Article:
Where I live there are quite a number of transient mobile home dwellers. I don’t know quite what the history of this is — I’m intrigued and only imagine at this point. It will take a more concerted effort to discover the larger story of why many people come here with their mobile homes and trailers, park them on the side streets of Venice Beach and effectively live there like that. It’s a different category of transience and homelessness than what I have been used to in the past such as, for example Seattle, Santa Cruz, Brooklyn or Manhattan where a box and a blanket or nothing was the stock shelter.
This shelter is constructed by EDAR – Everyone Deserves A Roof – creates an easy to establish structure that has its own wheel base for mobility and transforms into a cart of sorts for collecting and recycling during the day.
Why do I blog this? Two things are going through my mind. The first is the interesting relationships between a specific geographic place or city and the kinds of shelter for homeless and mobile transients you find there. So, all of these big RVs in Venice Beach – what’s the story there? Certainly I understand that going from a nice home to a trailer is a distinct possibility for people for a whole variety of reasons, I wonder why and how Venice Beach has become the place to drive those trailers?
The other things I’m thinking about is the “new interactive city” sorts of design/urban/ubiquitous/computing discussions and how these sorts of ‘below the grid’ designs and people and practices become part of this, or do not become a part of this. Either way could be argued to be desirable or not. For instance, staying off the grid, out of the database has a complex of normative arguments that come at the question of “on or off” from all sides. Off the grid, anonymous, beyond jurisdiction, microsocialnetworked, etc., could sound quite good and intriguing. It could also provide problems, say, if one is incarcerated with no database record – you could imagine the exception algorithm for the query dumping you into a Kafkaesque swamp of detention and rendition.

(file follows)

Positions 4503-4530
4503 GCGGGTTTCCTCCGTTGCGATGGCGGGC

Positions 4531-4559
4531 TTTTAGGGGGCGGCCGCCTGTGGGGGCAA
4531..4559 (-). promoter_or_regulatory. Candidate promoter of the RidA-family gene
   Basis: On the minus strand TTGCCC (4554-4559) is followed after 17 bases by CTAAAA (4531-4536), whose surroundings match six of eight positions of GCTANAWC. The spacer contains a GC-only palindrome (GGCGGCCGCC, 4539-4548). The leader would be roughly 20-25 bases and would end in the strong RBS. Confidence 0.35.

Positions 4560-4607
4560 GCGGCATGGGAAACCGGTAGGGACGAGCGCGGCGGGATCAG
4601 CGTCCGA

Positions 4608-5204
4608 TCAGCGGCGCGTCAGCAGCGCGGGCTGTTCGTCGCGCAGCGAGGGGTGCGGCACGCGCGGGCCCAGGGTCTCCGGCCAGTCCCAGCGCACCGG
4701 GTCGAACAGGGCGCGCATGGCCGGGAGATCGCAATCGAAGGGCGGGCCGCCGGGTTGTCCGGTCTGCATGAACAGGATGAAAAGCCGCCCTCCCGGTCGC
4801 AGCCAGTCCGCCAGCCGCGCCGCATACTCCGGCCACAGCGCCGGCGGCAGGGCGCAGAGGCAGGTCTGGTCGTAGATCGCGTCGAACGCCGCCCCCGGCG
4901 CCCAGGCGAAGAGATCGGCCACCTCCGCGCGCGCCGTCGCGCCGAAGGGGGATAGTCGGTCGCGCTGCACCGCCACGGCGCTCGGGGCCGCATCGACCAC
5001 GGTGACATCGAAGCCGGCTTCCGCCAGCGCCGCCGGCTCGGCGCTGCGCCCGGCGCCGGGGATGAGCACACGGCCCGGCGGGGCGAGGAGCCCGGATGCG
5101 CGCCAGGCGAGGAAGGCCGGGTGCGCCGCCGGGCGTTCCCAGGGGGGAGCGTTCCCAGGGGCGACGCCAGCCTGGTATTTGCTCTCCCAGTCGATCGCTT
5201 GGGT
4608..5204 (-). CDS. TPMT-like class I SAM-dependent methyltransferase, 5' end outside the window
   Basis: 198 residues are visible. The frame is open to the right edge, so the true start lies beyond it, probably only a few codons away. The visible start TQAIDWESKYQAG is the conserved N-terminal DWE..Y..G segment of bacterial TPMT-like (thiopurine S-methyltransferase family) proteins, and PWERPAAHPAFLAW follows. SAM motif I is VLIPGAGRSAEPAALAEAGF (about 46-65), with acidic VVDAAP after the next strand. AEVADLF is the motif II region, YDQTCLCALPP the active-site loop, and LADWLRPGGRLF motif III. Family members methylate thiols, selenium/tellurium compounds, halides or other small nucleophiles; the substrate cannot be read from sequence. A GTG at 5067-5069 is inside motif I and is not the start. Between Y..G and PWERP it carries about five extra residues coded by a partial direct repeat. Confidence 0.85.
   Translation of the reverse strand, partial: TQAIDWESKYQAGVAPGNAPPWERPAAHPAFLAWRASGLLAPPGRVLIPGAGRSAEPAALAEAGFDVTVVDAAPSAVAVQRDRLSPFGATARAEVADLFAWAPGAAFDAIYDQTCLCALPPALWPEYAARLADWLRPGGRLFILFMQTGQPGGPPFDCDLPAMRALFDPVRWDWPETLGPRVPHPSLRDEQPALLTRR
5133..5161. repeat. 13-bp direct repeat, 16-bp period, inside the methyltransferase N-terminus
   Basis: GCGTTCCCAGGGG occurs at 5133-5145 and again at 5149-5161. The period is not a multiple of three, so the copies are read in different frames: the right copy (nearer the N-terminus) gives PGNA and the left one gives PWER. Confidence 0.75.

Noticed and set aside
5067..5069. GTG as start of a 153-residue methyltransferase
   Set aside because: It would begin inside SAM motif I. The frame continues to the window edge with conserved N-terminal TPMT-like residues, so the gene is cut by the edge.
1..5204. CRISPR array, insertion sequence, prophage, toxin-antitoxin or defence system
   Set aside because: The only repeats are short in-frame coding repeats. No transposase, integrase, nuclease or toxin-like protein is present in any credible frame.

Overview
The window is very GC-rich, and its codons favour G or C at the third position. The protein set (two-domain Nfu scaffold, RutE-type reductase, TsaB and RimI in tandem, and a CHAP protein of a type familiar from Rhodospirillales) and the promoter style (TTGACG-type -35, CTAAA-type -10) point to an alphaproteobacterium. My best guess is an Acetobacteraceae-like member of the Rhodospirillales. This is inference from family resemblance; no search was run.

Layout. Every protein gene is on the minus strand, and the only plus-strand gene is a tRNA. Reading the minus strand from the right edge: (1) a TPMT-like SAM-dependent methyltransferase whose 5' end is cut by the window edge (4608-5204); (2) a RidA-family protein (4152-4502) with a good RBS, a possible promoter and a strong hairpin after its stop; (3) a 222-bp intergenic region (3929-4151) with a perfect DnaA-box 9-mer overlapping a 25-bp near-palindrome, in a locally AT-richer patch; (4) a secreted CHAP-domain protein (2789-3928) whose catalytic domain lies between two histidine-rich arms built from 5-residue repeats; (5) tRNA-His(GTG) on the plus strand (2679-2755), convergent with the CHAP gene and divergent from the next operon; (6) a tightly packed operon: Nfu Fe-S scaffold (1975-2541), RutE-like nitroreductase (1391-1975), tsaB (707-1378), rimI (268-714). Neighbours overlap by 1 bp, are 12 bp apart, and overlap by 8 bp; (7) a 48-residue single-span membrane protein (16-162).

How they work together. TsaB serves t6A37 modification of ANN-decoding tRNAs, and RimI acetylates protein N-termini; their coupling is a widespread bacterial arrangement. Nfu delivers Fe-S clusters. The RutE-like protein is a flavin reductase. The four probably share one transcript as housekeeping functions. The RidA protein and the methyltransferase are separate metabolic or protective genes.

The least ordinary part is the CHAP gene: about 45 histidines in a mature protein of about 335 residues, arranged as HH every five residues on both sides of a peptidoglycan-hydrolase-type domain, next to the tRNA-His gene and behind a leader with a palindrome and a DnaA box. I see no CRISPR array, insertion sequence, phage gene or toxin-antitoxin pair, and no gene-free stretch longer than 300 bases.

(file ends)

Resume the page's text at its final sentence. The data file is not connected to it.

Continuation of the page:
In any case, these EDAR structures are intriguing to me as design artifacts that do a simple thing to pull into context the activities of their intended owners in a really simple way. I’ve seen other homeless structures done by fancy architects who wear slender flat-front trousers and flat pointy shoes and they’re shit structural dome things that glow as they become occupied, meaning to raise awareness of the homeless problem in Los Angles. Which is crap concept architecture, if only because turning the lights on like this could make it (a) difficult to get a short night’s rest after a hot day of recycling, and (b) draw attention that may not be the ultimate goal of someone who has enough to worry about without being bothered or robbed. (If anyone can get me a pointer to that project I would appreciate it. I saw it a few years ago at a talk at USC from an LA based architect to whom I apologize for my rough but passionate crit above.)
Update — I recalled who it was from USC — Electroland who designed this Urban Nomad.
Continue reading Practice Observed: Designed For Rest And Activity